Westmont Magazine Westmont Decision Lab Helps Zoo Plan for the Future
Professor Enrico Manlapig and his students in Westmont’s Applied Management Science (AMS) course offer their expertise in analytic decision-making to the local community. Last fall, they acted as the Westmont Decision Lab and assisted the Santa Barbara Zoo in making some decisions about its future.
“At first, the zoo’s path seemed ambiguous and overwhelming, but by applying the material from this course, the decision and the strategy became clear,” says Manlapig, assistant professor of economics and business. “I’m not saying that decision analysis can make difficult decisions easy; nothing can do that. Hard decisions are hard, but the process can help make difficult choices clear.”
Decision analysis features a set of frameworks, tools and methodologies for making tough decisions, drawing upon ideas and techniques from economics, applied mathematics, behavioral economics and finance. “It’s a surprisingly little-known field, although its core principles are universal,” Manlapig says. “I use decision analysis for personal decisions, too, and encourage students to do the same.”
In addition to mastering the course content, the 27 students learned about strategic consulting. Thinking like a CEO required them to ignore details while practicing rigorous, critical thinking. “It’s a tricky balance forcing yourself to be critical while ignoring details,” Manlapig says.
Students participated in every part of the project from framing to analysis and final presentation. To model the zoo’s values, they interviewed the chief operating officer, scoured websites, public financials and news clippings, and posed several rounds of questions to leaders throughout the zoo. They conducted a survey to understand how the zoo’s values related to each other to help decision makers make difficult trade-offs.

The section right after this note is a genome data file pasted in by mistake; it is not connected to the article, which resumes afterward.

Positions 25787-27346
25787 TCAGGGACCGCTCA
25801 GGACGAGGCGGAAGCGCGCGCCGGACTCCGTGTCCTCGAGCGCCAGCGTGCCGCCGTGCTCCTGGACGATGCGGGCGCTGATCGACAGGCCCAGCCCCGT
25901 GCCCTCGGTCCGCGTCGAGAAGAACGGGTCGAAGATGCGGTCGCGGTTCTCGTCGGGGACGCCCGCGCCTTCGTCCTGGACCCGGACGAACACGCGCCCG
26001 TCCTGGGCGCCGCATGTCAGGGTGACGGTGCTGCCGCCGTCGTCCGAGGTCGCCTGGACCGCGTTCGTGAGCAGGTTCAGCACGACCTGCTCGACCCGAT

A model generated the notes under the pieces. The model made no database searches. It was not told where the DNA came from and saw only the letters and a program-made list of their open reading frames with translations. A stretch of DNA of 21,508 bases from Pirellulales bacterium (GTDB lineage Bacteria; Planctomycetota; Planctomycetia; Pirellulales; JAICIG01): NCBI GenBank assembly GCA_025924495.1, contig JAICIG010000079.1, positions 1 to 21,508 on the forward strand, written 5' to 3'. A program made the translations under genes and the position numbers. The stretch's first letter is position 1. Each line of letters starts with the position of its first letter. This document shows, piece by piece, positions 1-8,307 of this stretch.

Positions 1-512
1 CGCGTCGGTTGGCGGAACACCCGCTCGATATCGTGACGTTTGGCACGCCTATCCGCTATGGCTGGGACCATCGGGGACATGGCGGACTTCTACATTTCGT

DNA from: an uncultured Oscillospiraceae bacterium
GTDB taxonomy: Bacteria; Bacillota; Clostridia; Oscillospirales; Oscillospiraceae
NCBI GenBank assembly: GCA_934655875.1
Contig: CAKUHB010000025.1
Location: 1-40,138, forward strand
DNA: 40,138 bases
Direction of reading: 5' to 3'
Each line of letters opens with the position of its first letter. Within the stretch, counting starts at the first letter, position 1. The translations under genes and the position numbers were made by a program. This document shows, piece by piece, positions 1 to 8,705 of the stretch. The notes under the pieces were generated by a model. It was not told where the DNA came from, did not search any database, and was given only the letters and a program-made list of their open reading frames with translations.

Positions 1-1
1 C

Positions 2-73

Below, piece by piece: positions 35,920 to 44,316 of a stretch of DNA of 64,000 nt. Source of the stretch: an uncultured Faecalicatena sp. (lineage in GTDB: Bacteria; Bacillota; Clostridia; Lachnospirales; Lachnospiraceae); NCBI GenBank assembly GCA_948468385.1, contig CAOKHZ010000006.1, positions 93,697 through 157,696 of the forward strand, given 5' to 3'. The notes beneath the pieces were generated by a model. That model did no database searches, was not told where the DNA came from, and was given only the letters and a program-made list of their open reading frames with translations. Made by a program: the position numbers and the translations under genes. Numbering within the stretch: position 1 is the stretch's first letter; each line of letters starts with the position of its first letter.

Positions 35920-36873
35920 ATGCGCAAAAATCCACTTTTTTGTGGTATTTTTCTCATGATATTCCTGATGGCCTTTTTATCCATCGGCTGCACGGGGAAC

“The project was challenging because of the many alternatives available to them,” Manlapig says. “Should they build new features? Focus more on education? Grow food for the animals? The space was really wide open.”
Students focused on mapping the alternatives, analyzing other zoos, theme parks, schools and universities from around the world. They built a set of stylized models to articulate key features, risks, and how each alternative advanced the zoo’s values.
At the end of the semester, students presented their findings to a group of zoo staff and leadership at the zoo.
“We loved working for the zoo,” Manlapig says. “We’re not only interested in big flashy decisions, though. There are so many non-profits in Santa Barbara that could benefit from structured decision support. We love helping churches think through missions giving, schools navigate changing demographics, non-profits serve the homeless, and high-schoolers thinking about college.”
Last summer, the Westmont Decision Lab, through Westmont in San Francisco, completed a project related to affordable housing in the Bay Area.
The city of Santa Barbara faces large, important decisions where decision analysis may help. “Water management, disaster response, affordable housing, climate change response, and various revitalization projects, are all prime candidates for decision analysis,” Manlapig says. “If leaders are open to new ways of thinking about their decision-making, we’d love to help.”
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